Thanks to the shallow reefs and calm waters, the Bahia Hand State Park offers family-friendly snorkeling in Florida where different coral species like stag horn, brain and fire corals as well as many species of fish like parrot fish, angelfish and barracudas can be observed. Should you look for boat snorkeling in Florida Keys with plenty of fish and turtles to see, the Alligator Reef is a great place to go.
Advanced snorkelers can choose to stop at the nearby deeper reef too which is a wall-like area with angelfish, parrot fish, barracudas and even nurse sharks around. The Sombrero Reef is not only very rich in life but also features interesting underwater scenery with small caves and canyons.
Fort Zachary Taylor has a rocky shore with clear waters that attracts many reef fish and sea creatures. This snorkeling in Florida experience offers you a truly unique adventure while swimming in crystal clear water around the historic Jefferson Fort.
It is accessible only by boat but surely it is worth the efforts if you would like to enjoy a great day in nature! The snorkel trail with an artificial reef system attracts a wide variety of sea creatures including seahorses besides various fish species.
The calm waters give home to more than 500 marine species including sea turtles. Peanut Island This tropical park lies near Lake Worth Inlet in Palm Beach County.
There is an extensive system of freshwater springs in Florida that treat visitors with superb conditions for water activities. These crystal clear springs can be found in Central and North Florida, therefore they are perfect for those who seek snorkeling near Orlando.
Kings Bay, where the water temperature is around 72 F (22 C) all year round gives home to a big population of West Indian Manatees that are around all year-round. Moreover, the Crystal River is an important manatee winter refuge too where hundreds of them gather in the warm water.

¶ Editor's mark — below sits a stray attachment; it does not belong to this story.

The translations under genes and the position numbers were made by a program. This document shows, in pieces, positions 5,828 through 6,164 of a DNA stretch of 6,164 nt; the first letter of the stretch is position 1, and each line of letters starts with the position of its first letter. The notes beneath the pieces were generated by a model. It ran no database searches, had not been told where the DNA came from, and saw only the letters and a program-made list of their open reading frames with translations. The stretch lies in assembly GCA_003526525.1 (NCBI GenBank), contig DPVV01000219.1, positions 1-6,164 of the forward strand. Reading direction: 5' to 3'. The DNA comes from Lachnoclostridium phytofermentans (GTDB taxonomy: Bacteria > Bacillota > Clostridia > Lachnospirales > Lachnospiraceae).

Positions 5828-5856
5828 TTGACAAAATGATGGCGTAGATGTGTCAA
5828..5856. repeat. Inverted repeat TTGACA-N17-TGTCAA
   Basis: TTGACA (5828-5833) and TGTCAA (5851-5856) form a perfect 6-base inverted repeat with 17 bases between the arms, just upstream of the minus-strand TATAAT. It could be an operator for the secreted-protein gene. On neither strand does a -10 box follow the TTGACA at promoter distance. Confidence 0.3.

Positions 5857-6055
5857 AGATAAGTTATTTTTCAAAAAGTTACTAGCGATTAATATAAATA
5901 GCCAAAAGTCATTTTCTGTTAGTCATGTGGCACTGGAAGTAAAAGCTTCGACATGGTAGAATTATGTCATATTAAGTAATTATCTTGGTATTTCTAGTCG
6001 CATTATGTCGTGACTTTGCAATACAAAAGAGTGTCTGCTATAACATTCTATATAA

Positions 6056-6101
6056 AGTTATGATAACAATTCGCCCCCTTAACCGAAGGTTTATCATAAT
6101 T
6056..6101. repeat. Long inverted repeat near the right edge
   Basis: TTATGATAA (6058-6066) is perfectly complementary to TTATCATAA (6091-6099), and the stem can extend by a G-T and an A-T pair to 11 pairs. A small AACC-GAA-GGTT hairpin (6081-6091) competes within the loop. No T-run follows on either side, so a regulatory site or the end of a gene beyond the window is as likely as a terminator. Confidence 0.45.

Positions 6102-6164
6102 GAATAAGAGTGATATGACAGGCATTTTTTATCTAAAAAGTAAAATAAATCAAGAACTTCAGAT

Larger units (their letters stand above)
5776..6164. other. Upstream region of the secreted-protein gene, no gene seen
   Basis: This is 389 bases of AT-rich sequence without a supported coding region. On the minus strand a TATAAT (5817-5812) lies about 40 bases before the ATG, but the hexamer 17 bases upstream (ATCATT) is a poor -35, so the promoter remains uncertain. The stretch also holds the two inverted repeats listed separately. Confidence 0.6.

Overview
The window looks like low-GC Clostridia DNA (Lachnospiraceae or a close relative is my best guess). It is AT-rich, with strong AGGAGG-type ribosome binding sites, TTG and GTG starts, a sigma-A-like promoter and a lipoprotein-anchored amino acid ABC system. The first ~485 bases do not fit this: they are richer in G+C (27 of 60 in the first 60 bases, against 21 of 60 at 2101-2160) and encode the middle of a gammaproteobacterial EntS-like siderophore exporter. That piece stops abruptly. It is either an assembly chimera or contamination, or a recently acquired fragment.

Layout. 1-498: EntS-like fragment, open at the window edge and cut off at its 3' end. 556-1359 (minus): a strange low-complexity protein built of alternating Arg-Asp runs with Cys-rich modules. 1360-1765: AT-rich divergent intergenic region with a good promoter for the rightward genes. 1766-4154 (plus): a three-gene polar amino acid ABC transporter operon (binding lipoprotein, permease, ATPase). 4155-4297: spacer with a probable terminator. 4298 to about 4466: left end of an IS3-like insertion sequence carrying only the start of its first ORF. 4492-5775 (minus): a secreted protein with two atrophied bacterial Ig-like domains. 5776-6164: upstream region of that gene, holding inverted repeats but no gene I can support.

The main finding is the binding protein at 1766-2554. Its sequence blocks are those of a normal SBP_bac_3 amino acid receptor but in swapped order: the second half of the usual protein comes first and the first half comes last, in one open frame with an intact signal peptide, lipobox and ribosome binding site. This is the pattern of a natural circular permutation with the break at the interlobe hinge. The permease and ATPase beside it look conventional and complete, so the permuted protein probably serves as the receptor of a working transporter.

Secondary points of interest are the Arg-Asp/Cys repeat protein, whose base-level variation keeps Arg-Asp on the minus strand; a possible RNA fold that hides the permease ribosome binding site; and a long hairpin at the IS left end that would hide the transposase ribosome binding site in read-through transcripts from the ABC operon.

Spotting manatees is possible all around the Florida coastline but to protect these endangered creatures swimming with them is restricted at most places. On the Santa Fee River, 7 springs attract snorkelers and divers with their crystal clear blue water.
A picturesque circular pool on St. Johns River near Orange City surrounded by big oak and palm trees where you can swim, snorkel, dive or canoeing. The Gulf Coast is known for its relaxed lifestyle and lush tropical landscape but unfortunately doesn’t offer superb conditions for underwater activities.
Except to observe different reef fish, some small sea creatures like crabs and sponges. Visiting the Regina wreck provides enjoyable snorkeling in Florida during the calm weather season when the ocean is clear enough.
A shallow coral reef runs parallel to the shore around parking 1 and 2 that is nice to explore. The summer months are hot, the maximum temperatures can reach 91 F (33 C) and the ocean warms up to 82 F (28 C) making water activities very comfortable.
Make sure always follow weather forecast since the period between June and November is the Atlantic hurricane season when tropical storms might form. Occasional cold fronts bring lower temperatures along with strong wind and rainfall, but these last only for a few days.